Western Uganda Preserves vs Kruger National Park

The wide waterways, tangled jungles, and open plains of Western Uganda make up Africa’s most biodiverse safari destination, an unspoiled alternative to the more famous Kruger

ABOVE Safari vehicles clogging the road, Kruger National Park, South Africa
ABOVE Safari vehicles clogging the road, Kruger National Park, South Africa


LOCATION The preserves are in the Western Rift Valley near the Congolese border, west of the capital, Kampala AREA Bwindi: 127 sq miles (330 sq km); Kibale: 295 sq miles (765 sq km); Queen Elizabeth: 765 sq miles (1,980 sq km); Murchison Falls: 1,485 sq miles (3,840 sq km)

KEY WILDLIFE Mountain gorillas, chimpanzees, elephants, giant forest hogs

Western Uganda receives far fewer tourists than Kruger, but it surpasses all other safari destinations for sheer biodiversity. Here, where the East African savannah meets the West African rain forest – or less prosaically, where Hemingway’s safari country meets Tarzan’s jungle – a quartet of superb national parks promises visitors close-up encounters with some of Africa’s most iconic wildlife. Imagine hiking to within meters of mighty mountain gorillas and chimpanzees, navigating tropical waterways dense with hippos and elephants, and exploring the open plains where lions eye herds of grazing antelopes.

In the south of the region is the dense mountain rain forest of Bwindi Impenetrable National Park, which protects about half the world’s remaining mountain gorillas. Staring into the deep brown eyes of one of these gentle giants is a uniquely fulfilling experience. Consider heading farther north to the lowland forest of Kibale Forest National Park, one of Africa’s top chimp-tracking destinations. Its dense canopy is also home to the continent’s highest concentration of monkeys, including the acrobatic red colobus and black-and-white colobus.

On the Rift Valley floor between Bwindi and Kibale lies Queen Elizabeth National Park, where savanna, forest, and aquatic habitats converge to create a riot of biodiversity attested to by a bird checklist of 600-plus species, the most recorded in any African national park. Boat trips on the Kazinga Channel, with the snow-capped Rwenzori Mountains looming high on the horizon, bring nature-lovers face to face with hippos, buffalos, elephants, pelicans, and waterfowl, while the fringing woodland is one of the most reliable places on earth to spot giant forest hogs. The remote Ishasha Plains are justly renowned for their tree-climbing lions, while elsewhere patches of dense forest enclose saline crater lakes tinged pink by thousands of flamingos.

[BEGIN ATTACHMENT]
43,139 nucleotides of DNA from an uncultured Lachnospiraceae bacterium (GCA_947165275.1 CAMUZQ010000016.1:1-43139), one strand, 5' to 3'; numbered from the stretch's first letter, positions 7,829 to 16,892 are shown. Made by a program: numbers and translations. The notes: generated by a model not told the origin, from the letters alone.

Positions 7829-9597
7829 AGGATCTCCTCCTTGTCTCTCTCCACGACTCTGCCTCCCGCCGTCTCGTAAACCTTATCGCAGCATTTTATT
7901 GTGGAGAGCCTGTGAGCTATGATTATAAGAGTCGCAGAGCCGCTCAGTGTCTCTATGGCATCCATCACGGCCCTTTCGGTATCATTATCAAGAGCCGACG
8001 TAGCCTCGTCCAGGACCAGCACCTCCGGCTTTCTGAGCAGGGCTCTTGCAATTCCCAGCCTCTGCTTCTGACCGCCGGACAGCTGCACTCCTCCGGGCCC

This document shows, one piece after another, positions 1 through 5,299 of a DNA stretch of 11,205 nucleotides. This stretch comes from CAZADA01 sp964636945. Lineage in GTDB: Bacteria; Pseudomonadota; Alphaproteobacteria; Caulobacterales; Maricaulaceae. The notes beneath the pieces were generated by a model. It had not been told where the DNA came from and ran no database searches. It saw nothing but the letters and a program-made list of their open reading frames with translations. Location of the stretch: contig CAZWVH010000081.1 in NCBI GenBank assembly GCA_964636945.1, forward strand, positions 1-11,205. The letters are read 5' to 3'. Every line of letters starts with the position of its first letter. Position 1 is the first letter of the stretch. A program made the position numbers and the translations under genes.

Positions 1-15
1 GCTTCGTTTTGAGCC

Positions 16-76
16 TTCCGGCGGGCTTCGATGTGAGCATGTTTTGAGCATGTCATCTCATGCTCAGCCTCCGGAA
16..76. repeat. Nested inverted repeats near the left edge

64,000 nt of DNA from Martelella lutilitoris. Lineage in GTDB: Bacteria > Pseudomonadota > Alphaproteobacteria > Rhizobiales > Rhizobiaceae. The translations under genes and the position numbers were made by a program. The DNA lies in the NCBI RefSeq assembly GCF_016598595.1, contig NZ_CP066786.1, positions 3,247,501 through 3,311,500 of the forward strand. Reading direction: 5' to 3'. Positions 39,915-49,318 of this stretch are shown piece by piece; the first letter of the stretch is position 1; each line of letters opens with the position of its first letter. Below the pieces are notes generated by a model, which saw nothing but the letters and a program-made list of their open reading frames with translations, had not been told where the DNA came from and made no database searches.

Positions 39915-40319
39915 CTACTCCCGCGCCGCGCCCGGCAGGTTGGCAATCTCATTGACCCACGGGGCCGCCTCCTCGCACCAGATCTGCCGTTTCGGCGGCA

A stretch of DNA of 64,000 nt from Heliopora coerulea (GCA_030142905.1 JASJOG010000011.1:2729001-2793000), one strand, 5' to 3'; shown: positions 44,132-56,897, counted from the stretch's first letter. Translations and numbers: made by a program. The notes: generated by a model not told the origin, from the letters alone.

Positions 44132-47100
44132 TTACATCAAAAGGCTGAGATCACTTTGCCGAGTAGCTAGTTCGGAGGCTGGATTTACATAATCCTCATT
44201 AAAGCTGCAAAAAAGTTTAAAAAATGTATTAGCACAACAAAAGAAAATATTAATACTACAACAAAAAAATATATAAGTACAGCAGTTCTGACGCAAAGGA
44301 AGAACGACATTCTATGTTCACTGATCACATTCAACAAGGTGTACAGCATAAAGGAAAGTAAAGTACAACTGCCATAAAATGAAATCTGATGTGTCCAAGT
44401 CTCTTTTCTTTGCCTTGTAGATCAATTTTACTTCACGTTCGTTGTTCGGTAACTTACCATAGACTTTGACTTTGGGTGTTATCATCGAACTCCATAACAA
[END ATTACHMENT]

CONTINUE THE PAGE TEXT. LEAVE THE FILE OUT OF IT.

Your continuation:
To the far north lies Murchison Falls National Park, which is Uganda’s largest national park.

Daily boat trips follow the Nile, its banks lined with grunting hippos and gaping crocodiles, to the base of Murchison Falls, where the world’s longest river erupts through a cleft in the Rift Valley escarpment in a deafening white plume.

Lions, giraffes, elephants, buffalos, and various types of antelope inhabit the palm-studded grassland north of the delta where the Nile flows into Lake Albert, which is also a famous haunt of the distinctive-looking shoebill, one of the most eagerly sought birds in Africa.


THE BUILD-UP The size of a small European country, Kruger is South Africa’s largest national park, and one of the most famous wildlife sanctuaries in the world. The mammal checklist of 150 species exceeds that of any other African park, and its scrubby plains are home to more than 13,000 elephants and 25,000 buffalos, alongside high concentrations of lions, leopards, rhinos, and other safari favorites.

THE LETDOWN Organized safaris to this immense park almost invariably focus on the southern quarter, which is the closest sector to Johannesburg and intensely developed for tourism. As a result, the roads carry too much traffic and big-cat sightings attract dozens of vehicles jostling for the best place, transforming what should be a wilderness into something more like a parking lot.

GOING ANYWAY? The crowds can be avoided in Kruger if you rent your own car and use dirt side roads in favor of the main paved roads. You can also focus your attention on the under-explored central and northern regions, and stay in low-key camps such as Letaba, Shingwedzi, and Punda Maria.


Getting There and Around

Entebbe International Airport, 19 miles (30 km) south of the capital Kampala, is the main port of entry to Uganda. From here, most visitors explore the western parks by road over one or two weeks – private safaris can be arranged through operators in Kampala. Bwindi, Kibale Forest, and Queen Elizabeth can also all be reached via public transportation.

Where to Eat

The camps and lodges in the national parks all serve food.

The best à la carte restaurant in any of the parks, with a cuisine reflecting its Indian ownership, is at Mweya Lodge in Queen Elizabeth National Park.

Where to Stay

The park’s lodges and camps can be small and intimate. Popular options are Mweya Lodge (see Where to Eat), Kibale Primate Lodge , Volcanoes Bwindi Lodge, and Paraa Lodge in Murchison Falls.

When to Go

Any time, though the wettest months (Apr, May, Oct, Nov) make gorilla- and chimp-tracking hard.

Budget per Day for Two

US$300–US$430 for an all-inclusive organized safari. Gorilla-tracking permits cost US$500.

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